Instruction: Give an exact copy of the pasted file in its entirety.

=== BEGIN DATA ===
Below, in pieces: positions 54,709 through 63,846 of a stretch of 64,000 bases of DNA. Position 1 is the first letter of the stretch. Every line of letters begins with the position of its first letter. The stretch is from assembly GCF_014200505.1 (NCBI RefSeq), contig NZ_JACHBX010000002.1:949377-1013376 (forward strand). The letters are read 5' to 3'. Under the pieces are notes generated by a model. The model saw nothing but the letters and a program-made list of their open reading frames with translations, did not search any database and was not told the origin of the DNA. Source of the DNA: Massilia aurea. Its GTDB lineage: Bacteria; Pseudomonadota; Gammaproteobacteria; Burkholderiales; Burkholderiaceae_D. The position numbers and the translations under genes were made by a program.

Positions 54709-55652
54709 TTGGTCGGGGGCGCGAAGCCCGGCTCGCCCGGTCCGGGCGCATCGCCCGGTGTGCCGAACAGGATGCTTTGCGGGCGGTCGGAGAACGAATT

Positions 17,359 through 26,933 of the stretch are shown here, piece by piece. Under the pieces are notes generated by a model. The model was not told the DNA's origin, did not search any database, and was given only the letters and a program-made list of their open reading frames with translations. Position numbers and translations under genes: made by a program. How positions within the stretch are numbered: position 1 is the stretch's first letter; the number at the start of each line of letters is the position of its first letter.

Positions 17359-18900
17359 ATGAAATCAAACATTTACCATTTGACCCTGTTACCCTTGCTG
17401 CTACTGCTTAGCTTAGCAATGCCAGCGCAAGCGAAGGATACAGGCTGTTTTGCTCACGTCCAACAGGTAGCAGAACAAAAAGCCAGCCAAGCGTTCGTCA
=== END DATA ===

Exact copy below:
Below, in pieces: positions 54,709 through 63,846 of a stretch of 64,000 bases of DNA. Position 1 is the first letter of the stretch. Every line of letters begins with the position of its first letter. The stretch is from assembly GCF_014200505.1 (NCBI RefSeq), contig NZ_JACHBX010000002.1:949377-1013376 (forward strand). The letters are read 5' to 3'. Under the pieces are notes generated by a model. The model saw nothing but the letters and a program-made list of their open reading frames with translations, did not search any database and was not told the origin of the DNA. Source of the DNA: Massilia aurea. Its GTDB lineage: Bacteria; Pseudomonadota; Gammaproteobacteria; Burkholderiales; Burkholderiaceae_D. The position numbers and the translations under genes were made by a program.

Positions 54709-55652
54709 TTGGTCGGGGGCGCGAAGCCCGGCTCGCCCGGTCCGGGCGCATCGCCCGGTGTGCCGAACAGGATGCTTTGCGGGCGGTCGGAGAACGAATT

Positions 17,359 through 26,933 of the stretch are shown here, piece by piece. Under the pieces are notes generated by a model. The model was not told the DNA's origin, did not search any database, and was given only the letters and a program-made list of their open reading frames with translations. Position numbers and translations under genes: made by a program. How positions within the stretch are numbered: position 1 is the stretch's first letter; the number at the start of each line of letters is the position of its first letter.

Positions 17359-18900
17359 ATGAAATCAAACATTTACCATTTGACCCTGTTACCCTTGCTG
17401 CTACTGCTTAGCTTAGCAATGCCAGCGCAAGCGAAGGATACAGGCTGTTTTGCTCACGTCCAACAGGTAGCAGAACAAAAAGCCAGCCAAGCGTTCGTCA